And the Watergate burglary wasn't one of them, however ineptly it may have been carried out.

Its precursor, the Ellsberg burglary of 1971, was an attempt to steal a file from a psychiatrist's office in the hope of obtaining kompromat material! Have you ever asked yourself what they thought they might find, and what use they hoped to make of it? "Do not listen to this so-called expert military analyst Ellsberg when he tells you our war policy is going to fail—we happen to know the man has unresolved Oedipal issues! And has a valium prescription!" The thing in itself was as weird as Dog Day Afternoon, and it was emanating from the executive seat of the most powerful government on earth! How many burglaries do you know of that are even a little bit like that? How is that third-rate, excuse me?

And then Watergate itself, in May 1972, an attempt to bug the Democratic National Committee headquarters in the hope of discovering what kinds of malfeasance? Were they looking for evidence that McGovern had early access to debate questions or was mean to Henry Jackson or Hubert Humphrey, or did they simply genuinely believe that McGovern was a Communist in collusion with the Soviet Union and listening to Lawrence O'Brien's meetings and phone conversations would provide some evidence of that (O'Brien wasn't even working in Washington at the time, he was spending his time in Miami)? And why did they do such a terrible job of the bugging, for that matter? It was botched from beginning to end, whatever its purposes, and to add insult to injury, they got caught.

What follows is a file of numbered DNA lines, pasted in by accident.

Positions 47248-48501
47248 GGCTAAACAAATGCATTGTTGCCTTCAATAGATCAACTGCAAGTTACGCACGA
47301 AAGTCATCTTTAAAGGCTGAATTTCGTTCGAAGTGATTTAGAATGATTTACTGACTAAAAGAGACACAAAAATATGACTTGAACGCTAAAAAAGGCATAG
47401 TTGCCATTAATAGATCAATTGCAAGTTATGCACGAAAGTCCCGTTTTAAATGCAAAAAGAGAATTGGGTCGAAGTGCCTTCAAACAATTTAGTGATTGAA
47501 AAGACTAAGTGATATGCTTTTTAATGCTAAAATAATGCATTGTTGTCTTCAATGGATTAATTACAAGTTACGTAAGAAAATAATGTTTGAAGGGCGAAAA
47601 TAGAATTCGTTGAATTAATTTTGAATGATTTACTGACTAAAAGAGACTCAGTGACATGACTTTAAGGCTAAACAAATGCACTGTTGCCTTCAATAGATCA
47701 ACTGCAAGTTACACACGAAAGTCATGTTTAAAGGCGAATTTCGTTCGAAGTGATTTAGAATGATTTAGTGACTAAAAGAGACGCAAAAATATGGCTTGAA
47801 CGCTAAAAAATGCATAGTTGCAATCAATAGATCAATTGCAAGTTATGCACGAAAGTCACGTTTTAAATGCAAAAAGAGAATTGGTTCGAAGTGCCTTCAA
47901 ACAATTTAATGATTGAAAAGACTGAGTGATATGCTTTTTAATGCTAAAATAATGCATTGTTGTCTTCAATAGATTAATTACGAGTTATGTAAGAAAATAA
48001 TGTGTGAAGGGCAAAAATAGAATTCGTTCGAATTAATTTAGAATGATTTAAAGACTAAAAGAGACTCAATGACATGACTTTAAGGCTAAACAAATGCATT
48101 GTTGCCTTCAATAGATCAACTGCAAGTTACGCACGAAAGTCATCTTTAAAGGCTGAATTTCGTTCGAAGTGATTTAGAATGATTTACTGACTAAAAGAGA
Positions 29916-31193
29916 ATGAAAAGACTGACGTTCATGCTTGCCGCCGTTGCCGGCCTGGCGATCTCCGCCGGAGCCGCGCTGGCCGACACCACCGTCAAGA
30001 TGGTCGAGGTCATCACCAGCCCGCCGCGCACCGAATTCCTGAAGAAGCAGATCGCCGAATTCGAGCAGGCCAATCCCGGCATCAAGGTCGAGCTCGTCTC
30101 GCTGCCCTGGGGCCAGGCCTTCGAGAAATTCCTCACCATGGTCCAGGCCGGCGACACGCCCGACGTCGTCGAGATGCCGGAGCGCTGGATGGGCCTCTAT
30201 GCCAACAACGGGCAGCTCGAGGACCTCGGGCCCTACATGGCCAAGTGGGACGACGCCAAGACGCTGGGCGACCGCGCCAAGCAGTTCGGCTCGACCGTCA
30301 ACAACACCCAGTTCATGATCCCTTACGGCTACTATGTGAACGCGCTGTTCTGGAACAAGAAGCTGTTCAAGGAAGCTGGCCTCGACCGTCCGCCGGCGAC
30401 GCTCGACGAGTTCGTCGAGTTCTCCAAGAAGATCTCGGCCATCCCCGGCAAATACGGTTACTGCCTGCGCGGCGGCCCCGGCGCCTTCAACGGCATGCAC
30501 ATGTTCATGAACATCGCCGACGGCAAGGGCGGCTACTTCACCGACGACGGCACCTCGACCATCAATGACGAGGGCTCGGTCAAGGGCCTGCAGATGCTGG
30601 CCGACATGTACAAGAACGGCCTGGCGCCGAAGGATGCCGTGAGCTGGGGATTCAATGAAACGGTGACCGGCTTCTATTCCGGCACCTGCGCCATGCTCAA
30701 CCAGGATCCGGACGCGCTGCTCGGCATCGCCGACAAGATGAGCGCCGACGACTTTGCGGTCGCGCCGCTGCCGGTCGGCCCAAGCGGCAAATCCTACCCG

The Watergate burglary wasn't "the" crime, either. The White House was running a criminal gang including many members with CIA black ops training! They were found guilty of burglary, criminal wiretapping, using the IRS to harass enemies, accepting illegal campaign contributions, laundering money from campaign contributions into funding their activities, spying on and sabotaging the Democrats' political campaign, conspiracy. And the coverup activities of perjury and obstruction of justice as well, because the coverup was part of the crime! It wasn't "worse than the crime".